At that time, former NFL player Keli McGregor had just taken on the role of team President for the Rockies. Keli was very well respected in the community and proved over time to be a great leader of the franchise. He was a collaborative person who did the right things for the right reasons. He would be a great ally for the sports commission.
Our goal was to have all of the key players in Denver support the efforts of the sports commission. That meant we had to convince Keli to jump on board. We were able to secure a meeting with Keli – a meeting his assistant said could last no longer than 30-minutes. When I arrived at the Rockies offices for the meeting, I saw a purple bottle on the receptionist’s desk. When Keli’s assistant came to escort me to his office, we passed through cubicles, desk areas, and meeting rooms. Each one had a similar purple bottle. The in-house mailman passed us in the hallway, his mail cart had another purple bottle. I wasn’t sure what the presence of these bottles was, but I was soon to find out.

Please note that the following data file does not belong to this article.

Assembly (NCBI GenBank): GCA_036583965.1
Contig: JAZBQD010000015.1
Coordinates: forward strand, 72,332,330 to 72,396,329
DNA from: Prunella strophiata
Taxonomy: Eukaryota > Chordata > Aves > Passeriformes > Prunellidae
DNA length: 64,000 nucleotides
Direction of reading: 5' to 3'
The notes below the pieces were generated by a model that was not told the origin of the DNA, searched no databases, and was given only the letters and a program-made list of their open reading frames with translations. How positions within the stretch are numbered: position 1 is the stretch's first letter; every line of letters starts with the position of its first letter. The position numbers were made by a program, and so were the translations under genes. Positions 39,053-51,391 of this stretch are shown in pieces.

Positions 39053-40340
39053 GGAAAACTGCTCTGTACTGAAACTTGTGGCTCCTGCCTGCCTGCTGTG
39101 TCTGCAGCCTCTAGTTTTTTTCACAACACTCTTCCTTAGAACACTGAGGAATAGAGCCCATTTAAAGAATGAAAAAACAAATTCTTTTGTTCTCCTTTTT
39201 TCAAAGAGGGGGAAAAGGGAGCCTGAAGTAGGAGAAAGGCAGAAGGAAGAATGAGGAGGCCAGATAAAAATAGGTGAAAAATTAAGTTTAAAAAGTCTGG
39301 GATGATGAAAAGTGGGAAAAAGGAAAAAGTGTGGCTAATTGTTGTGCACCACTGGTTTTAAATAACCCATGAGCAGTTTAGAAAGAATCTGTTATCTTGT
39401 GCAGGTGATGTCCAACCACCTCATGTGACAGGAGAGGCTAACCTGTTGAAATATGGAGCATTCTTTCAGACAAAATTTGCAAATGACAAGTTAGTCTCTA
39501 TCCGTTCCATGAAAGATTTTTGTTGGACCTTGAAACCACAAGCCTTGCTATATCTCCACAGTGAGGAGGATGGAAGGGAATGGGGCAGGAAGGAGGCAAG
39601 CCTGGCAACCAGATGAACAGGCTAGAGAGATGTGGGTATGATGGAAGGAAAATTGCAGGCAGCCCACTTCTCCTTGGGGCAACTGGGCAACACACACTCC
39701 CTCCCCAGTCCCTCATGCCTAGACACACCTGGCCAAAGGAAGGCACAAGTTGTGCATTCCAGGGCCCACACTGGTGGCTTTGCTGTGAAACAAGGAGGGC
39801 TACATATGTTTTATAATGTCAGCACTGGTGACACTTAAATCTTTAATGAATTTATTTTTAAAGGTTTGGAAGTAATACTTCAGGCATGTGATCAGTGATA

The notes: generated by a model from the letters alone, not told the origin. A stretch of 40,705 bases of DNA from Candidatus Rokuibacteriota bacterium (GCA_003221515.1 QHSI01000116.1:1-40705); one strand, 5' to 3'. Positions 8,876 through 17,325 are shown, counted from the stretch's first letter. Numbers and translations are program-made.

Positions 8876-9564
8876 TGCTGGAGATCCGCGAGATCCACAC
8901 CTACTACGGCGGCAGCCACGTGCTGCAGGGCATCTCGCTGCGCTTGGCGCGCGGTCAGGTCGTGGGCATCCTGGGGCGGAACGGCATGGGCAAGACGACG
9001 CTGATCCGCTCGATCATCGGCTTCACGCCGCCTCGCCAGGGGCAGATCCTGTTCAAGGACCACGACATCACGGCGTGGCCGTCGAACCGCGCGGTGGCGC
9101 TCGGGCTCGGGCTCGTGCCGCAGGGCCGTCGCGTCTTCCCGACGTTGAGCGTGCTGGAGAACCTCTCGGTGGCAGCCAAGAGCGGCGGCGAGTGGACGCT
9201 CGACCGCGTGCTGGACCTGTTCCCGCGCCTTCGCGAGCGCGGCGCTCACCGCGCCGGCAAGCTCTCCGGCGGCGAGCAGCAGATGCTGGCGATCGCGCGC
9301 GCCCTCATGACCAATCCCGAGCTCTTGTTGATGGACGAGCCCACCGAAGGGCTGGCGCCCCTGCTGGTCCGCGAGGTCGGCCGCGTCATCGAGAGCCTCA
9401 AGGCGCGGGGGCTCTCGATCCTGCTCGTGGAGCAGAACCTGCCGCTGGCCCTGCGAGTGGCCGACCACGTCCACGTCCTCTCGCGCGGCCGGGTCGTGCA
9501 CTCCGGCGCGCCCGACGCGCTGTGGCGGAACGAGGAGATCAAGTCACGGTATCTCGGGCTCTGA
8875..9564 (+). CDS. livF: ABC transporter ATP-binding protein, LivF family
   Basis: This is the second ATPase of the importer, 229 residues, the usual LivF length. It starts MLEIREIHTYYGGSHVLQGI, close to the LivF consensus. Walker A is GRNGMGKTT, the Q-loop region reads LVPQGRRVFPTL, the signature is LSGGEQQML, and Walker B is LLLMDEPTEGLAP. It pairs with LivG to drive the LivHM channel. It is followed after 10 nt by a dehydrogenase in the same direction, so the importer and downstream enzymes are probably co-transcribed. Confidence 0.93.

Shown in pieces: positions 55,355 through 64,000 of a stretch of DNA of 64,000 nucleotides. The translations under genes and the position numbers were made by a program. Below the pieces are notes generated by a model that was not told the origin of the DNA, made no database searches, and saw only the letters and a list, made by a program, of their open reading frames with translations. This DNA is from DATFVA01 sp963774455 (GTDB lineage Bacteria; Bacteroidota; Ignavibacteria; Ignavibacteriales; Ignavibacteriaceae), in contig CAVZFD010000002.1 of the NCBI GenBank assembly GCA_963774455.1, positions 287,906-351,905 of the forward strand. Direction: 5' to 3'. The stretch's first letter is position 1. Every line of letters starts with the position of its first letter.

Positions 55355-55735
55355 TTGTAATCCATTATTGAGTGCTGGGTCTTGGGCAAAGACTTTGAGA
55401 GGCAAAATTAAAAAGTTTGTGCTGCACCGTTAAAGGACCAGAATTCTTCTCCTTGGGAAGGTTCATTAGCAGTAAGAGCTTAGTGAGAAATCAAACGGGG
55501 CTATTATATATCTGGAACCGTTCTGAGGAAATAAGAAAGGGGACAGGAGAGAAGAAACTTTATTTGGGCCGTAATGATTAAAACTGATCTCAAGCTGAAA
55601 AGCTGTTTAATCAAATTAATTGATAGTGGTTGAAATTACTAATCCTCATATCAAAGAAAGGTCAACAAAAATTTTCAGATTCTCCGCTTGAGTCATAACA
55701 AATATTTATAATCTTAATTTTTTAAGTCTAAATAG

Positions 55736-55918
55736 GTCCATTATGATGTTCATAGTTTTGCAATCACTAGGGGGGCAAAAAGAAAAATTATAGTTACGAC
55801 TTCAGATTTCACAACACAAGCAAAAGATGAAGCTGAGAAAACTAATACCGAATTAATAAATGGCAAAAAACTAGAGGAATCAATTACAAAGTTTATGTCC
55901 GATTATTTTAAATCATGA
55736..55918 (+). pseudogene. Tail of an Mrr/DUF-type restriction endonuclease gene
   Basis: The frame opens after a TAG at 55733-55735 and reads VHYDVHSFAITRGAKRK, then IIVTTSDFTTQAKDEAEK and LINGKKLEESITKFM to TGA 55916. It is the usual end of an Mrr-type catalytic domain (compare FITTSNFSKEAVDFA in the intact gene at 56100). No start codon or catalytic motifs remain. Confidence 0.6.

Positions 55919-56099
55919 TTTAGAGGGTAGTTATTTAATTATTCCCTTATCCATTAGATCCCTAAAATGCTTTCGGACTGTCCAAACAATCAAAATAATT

Upon meeting Keli, I knew we were in good hands. He was prepared, knew what the meeting was about, and what we were going to ask of him. He was energetic and enthusiastic, and took the meeting by the horns from the start. Keli also made one thing perfectly clear – the Rockies would participate, but not because all of the other teams were on board. They would participate because it was the right thing to do for the community, and if the Rockies somehow benefited down the road, then so be it. He was doing it for the right reasons, not for some ulterior motive or business purpose.